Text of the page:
As I write, hostilities on an increasing scale are continuing in a large part of the south-west of the State, in country that gives every advantage to guerrilla fighting. India will not let her troops carry the war into Pakistan territory, in spite of the fact that the insurgents are being constantly helped from there. Both sides are committed to the principle of United Nations arbitration. Both Governments favour an award based on a plebiscite registering the popular will. Both countries are still British Dominions ; both were under the control of Parliament until last August. Therefore, Britain, and especially the Secretary of State for Commonwealth Relations, must be peculiarly concerned at this dangerous conflict between the two Dominions. But that concern may easily express itself in mis- chievous and disastrous ways. If there were reason to suspect for one moment that any considerable party in England hoped to use this quarrel as an opportunity to re-establish British authority in the north-west frontier areas of India, all the better elements in both Dominions would resist any British intervention to the utmost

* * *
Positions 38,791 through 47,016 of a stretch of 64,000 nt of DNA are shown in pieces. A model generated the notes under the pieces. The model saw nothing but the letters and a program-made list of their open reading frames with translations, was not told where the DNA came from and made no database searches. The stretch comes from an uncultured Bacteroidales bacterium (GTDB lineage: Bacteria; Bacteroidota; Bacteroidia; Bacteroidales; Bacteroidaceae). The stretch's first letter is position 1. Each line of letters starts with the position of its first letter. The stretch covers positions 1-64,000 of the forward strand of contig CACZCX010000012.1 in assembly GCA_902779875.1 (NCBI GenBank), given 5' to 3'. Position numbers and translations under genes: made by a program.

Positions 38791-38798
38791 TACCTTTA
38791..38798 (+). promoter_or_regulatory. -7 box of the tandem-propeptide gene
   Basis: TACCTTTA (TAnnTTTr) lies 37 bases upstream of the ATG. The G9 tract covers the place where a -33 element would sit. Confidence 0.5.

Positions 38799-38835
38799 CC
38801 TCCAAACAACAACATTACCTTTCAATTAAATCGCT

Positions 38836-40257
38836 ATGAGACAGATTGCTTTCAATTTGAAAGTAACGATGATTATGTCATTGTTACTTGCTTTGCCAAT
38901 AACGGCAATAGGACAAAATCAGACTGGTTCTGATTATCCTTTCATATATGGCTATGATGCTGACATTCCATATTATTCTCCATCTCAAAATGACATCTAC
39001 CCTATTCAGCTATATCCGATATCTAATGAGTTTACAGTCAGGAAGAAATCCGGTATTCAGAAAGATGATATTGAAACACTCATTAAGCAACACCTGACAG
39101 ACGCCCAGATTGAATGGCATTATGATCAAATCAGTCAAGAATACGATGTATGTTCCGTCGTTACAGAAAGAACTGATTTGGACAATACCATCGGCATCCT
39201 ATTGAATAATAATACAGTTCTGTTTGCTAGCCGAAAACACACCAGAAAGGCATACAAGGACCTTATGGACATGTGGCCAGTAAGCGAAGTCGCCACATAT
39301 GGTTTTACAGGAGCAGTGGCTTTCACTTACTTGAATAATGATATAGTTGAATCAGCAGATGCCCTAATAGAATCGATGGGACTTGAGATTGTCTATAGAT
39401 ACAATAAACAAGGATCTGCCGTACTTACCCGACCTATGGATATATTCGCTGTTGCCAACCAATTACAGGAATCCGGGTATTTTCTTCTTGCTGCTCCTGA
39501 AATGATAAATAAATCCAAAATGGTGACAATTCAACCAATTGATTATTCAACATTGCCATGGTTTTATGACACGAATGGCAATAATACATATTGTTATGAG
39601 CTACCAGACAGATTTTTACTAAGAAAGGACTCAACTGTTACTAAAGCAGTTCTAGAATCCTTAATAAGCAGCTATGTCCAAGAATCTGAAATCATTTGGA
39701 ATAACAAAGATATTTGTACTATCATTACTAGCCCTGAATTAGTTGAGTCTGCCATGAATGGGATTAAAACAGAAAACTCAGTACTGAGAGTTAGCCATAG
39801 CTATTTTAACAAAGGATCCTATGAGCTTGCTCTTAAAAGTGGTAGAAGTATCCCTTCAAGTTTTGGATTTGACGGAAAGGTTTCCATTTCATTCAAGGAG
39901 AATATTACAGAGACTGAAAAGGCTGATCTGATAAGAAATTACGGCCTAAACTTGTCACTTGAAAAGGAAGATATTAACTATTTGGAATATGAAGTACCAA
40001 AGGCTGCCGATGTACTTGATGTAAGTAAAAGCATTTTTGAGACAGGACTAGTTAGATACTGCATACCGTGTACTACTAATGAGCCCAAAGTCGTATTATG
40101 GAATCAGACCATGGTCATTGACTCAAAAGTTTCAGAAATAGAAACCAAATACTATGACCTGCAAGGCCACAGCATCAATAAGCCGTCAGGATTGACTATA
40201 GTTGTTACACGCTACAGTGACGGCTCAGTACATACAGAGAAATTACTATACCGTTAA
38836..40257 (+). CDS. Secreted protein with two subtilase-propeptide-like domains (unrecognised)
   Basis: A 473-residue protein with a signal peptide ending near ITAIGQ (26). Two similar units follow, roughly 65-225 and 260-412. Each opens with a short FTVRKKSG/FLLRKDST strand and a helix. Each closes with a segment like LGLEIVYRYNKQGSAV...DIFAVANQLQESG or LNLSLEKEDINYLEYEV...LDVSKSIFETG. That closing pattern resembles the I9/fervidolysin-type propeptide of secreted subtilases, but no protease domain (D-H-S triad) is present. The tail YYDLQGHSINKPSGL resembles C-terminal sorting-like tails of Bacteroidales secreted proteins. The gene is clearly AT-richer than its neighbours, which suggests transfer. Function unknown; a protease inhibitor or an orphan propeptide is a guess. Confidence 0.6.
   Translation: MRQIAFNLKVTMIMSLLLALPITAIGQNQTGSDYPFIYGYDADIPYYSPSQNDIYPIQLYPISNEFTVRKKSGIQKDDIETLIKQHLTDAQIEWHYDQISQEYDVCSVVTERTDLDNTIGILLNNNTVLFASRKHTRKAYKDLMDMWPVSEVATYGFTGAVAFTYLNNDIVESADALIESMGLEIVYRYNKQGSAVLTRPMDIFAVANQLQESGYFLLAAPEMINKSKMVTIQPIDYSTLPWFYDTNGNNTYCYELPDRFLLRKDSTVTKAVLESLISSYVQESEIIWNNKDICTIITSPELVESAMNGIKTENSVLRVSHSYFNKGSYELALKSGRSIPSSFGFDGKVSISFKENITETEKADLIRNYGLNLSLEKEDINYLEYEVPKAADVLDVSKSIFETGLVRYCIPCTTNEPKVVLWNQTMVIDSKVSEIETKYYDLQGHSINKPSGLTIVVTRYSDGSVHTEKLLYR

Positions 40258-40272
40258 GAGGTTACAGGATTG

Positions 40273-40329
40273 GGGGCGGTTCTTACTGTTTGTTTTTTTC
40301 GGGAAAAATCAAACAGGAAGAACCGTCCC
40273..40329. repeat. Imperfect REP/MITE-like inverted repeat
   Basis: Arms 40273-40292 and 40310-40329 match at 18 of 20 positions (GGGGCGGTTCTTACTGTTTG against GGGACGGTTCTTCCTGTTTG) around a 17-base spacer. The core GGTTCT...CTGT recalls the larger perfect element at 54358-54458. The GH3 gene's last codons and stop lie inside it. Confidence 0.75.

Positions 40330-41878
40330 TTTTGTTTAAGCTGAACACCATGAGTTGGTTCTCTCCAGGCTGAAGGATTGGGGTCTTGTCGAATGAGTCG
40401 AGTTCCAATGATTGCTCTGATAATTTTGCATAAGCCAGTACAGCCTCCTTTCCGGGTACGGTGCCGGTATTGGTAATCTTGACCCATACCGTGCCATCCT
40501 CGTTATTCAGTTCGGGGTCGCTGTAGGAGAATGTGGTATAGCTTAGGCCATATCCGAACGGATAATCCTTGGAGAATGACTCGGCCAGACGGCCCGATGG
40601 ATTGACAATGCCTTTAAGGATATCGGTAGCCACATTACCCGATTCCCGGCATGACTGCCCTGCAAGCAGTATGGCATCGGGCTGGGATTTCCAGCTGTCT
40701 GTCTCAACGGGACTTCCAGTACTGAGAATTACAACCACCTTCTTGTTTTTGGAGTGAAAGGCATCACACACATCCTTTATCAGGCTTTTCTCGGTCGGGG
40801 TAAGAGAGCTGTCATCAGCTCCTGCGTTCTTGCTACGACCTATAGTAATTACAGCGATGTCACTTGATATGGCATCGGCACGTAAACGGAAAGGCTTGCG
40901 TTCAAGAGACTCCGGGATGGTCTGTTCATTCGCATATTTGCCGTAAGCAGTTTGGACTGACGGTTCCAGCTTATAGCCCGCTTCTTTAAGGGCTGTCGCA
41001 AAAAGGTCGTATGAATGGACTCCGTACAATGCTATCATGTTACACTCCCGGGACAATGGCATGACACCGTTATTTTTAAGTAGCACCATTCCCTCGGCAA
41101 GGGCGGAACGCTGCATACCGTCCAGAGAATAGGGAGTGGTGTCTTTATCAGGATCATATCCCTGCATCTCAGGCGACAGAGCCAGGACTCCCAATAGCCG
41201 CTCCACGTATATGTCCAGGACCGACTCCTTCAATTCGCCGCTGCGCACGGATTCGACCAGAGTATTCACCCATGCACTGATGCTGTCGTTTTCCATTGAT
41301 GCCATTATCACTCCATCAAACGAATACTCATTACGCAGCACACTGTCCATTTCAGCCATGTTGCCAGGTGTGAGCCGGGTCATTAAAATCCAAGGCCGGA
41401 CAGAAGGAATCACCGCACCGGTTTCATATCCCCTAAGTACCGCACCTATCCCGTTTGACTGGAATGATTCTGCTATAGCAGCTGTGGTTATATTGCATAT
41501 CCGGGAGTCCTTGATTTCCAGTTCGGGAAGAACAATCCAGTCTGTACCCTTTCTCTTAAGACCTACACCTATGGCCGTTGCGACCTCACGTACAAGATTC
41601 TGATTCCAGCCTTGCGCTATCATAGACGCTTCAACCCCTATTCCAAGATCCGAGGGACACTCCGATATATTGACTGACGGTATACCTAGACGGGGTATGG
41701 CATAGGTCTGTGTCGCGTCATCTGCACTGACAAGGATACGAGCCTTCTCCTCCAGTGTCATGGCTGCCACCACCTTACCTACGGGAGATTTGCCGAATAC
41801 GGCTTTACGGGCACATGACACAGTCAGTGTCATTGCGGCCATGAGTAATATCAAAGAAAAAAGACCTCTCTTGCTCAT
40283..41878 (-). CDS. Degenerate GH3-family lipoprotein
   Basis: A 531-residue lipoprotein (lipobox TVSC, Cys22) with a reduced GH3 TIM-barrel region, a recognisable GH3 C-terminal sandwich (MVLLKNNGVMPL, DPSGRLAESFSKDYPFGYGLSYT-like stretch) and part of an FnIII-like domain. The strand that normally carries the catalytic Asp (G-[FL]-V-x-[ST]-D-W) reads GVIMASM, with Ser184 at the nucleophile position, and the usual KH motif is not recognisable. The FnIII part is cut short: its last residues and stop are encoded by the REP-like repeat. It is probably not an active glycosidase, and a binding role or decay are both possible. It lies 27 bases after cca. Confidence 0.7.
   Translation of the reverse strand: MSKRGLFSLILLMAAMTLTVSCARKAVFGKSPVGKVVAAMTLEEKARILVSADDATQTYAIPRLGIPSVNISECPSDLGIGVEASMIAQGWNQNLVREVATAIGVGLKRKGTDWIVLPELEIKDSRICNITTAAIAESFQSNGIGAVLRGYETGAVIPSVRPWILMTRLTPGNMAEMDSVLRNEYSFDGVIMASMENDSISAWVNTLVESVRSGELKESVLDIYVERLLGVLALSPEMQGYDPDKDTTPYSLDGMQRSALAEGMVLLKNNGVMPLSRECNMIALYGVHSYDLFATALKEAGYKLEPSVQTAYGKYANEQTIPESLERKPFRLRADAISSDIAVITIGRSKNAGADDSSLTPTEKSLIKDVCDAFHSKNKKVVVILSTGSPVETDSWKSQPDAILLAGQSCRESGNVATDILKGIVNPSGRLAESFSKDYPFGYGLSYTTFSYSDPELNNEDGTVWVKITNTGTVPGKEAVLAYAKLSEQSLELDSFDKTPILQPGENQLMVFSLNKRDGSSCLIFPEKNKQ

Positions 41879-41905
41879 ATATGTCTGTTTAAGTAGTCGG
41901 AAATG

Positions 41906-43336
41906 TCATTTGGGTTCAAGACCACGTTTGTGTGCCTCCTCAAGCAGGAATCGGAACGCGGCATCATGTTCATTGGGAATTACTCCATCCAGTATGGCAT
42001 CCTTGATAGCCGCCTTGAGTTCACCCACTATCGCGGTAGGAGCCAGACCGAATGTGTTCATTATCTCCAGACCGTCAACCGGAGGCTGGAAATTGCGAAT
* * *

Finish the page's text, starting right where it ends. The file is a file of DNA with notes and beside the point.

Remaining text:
On the other hand, it may be that, because Britons have more understanding of the background of Indian affairs than most other outsiders, the Minister for Commonwealth Relations can exercise good offices, if these are needed, not as an alternative to United Nations arbitration, but in ways that can usefully supplement that action. Friendly concern for peace, wherever it may come from, can never be out of place. If Britain can show such friendly con- cern in the coming weeks, with no thought of self-interest, it may do much to allay the continuing suspicion of British intentions, widespread though that still is in India.